On Monday, the city posted a formal request for proposals for architectural and engineering services for a new Pikes Peak Summit House.
City staff, headed by Parks, Recreation and Cultural Services director Karen Palus, have been engaged since 2011 in an effort to replace the existing 1965 structure. (Disclosure: I took part in generating project recommendations for Palus in 2012.)
The new plan calls for the consolidation of all activities on the summit into a single building situated near the center of the summit plain. All existing structures, including the Army's high-altitude research facility and a communications building owned by Colorado Springs Utilities, would be razed. A wall that was once part of the 1871 summit house will be stabilized and preserved, as will the historic cog tracks on the summit's eastern edge.
"We hope to narrow things down to two or three finalists by April, and choose our design firm by June," Palus says. She hopes to have the architect and a general contractor selected by the end of summer, with a goal of beginning work in 2016 and finishing in 2018.
All of Pikes Peak above 14,000 feet is a National Historic Site, so the design must conform to federal guidelines and design criteria. The city cannot give preference to local architects, engineers or contractors. And it may be difficult for the project architect to create an "iconic" design, since Park Service design criteria call for buildings in the "American Rustic" tradition.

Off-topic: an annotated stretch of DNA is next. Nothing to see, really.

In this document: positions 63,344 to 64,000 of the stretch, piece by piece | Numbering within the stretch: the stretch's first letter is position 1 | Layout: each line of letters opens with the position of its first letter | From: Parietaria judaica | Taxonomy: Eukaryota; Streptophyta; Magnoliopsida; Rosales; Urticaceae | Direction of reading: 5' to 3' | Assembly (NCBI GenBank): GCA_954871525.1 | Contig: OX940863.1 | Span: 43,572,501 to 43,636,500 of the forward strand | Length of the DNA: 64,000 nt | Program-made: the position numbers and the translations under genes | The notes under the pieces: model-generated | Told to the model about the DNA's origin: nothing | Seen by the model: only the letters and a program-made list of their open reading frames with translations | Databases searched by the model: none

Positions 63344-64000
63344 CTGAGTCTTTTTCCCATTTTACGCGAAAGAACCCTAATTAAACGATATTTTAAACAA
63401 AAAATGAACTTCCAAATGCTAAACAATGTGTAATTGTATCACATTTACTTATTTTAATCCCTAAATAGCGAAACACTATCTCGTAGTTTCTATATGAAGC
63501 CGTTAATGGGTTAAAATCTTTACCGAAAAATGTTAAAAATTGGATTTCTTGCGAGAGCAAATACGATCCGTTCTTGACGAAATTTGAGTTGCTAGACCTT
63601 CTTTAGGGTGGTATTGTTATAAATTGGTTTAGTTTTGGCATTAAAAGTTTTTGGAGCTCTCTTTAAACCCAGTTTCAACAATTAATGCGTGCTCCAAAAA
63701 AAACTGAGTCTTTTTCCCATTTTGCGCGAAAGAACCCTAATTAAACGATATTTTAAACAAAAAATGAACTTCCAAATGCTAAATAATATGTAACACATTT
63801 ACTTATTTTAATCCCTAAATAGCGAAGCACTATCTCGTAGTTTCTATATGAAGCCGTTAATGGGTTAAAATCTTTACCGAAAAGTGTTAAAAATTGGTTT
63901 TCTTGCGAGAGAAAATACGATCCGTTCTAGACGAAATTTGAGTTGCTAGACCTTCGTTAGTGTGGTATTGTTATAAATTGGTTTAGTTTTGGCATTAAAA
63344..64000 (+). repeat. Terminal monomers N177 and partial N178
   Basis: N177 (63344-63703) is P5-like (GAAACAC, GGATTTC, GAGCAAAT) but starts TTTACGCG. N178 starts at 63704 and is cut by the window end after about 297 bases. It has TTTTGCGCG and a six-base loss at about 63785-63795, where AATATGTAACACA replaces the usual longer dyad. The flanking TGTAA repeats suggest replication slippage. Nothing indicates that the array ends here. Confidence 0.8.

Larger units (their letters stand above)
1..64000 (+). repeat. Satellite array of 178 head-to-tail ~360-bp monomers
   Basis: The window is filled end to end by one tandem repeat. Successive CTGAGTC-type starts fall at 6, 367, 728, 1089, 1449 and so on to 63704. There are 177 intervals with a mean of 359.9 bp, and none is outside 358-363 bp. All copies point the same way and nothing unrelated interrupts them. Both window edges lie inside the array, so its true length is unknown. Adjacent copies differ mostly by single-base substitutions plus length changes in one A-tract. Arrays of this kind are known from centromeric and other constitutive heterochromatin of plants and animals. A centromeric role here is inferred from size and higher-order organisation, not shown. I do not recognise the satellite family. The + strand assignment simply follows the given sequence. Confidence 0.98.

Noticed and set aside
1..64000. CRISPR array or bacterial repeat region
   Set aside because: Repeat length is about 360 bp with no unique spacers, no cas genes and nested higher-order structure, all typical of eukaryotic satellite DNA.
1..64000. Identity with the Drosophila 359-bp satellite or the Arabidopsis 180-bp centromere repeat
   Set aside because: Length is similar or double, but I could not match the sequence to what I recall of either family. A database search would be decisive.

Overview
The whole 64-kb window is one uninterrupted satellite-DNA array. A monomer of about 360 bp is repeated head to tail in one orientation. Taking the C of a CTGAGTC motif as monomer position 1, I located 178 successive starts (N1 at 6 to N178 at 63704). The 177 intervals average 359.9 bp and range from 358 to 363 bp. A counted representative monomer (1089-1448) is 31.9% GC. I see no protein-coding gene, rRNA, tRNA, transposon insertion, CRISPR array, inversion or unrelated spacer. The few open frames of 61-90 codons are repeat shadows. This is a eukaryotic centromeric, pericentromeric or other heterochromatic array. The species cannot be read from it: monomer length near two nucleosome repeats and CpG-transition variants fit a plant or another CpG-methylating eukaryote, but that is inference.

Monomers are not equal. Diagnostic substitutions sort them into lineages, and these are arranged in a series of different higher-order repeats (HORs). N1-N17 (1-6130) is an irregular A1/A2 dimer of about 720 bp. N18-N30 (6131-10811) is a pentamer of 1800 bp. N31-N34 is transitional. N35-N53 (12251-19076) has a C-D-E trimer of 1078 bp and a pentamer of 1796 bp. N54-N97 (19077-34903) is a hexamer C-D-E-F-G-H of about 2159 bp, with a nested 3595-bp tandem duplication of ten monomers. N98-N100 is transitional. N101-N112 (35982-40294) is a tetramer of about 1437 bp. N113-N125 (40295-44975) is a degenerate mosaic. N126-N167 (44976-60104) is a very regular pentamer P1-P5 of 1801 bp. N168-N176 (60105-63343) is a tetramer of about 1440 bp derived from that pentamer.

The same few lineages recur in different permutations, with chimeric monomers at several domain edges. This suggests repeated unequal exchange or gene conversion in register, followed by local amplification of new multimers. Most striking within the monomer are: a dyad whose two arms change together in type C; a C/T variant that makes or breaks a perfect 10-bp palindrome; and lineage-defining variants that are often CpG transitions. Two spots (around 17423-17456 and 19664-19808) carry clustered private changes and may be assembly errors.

The project won't be cheap. Palus estimates its total cost at $20 million.
City staff will direct it, advised by a group that will include representatives of the Army, CSU, Aramark (the summit house concessionaire), the Cog Railway, the Park Board, the Forest Service and others. The city has hired an environmental consultant to concentrate on updating environmental studies from the 1990s.
The Highway Enterprise (Pikes Peak America's Mountain) and Aramark will together provide $5 million and issue revenue bonds for $6 million more. The Army will add $2.5 million, the Lodging and Automobile Rental Tax (LART) will provide $250,000 annually for four years, and Colorado Springs Utilities will add $500,000. Much of the funding is dependent upon the assent of the mayor and Council, both before and during construction.
That leaves $5 million, which Palus hopes to raise from private sources, including local individuals, foundations and businesses.
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Such a good point..Disrespecting the environment isn't exclusive to the homeless population.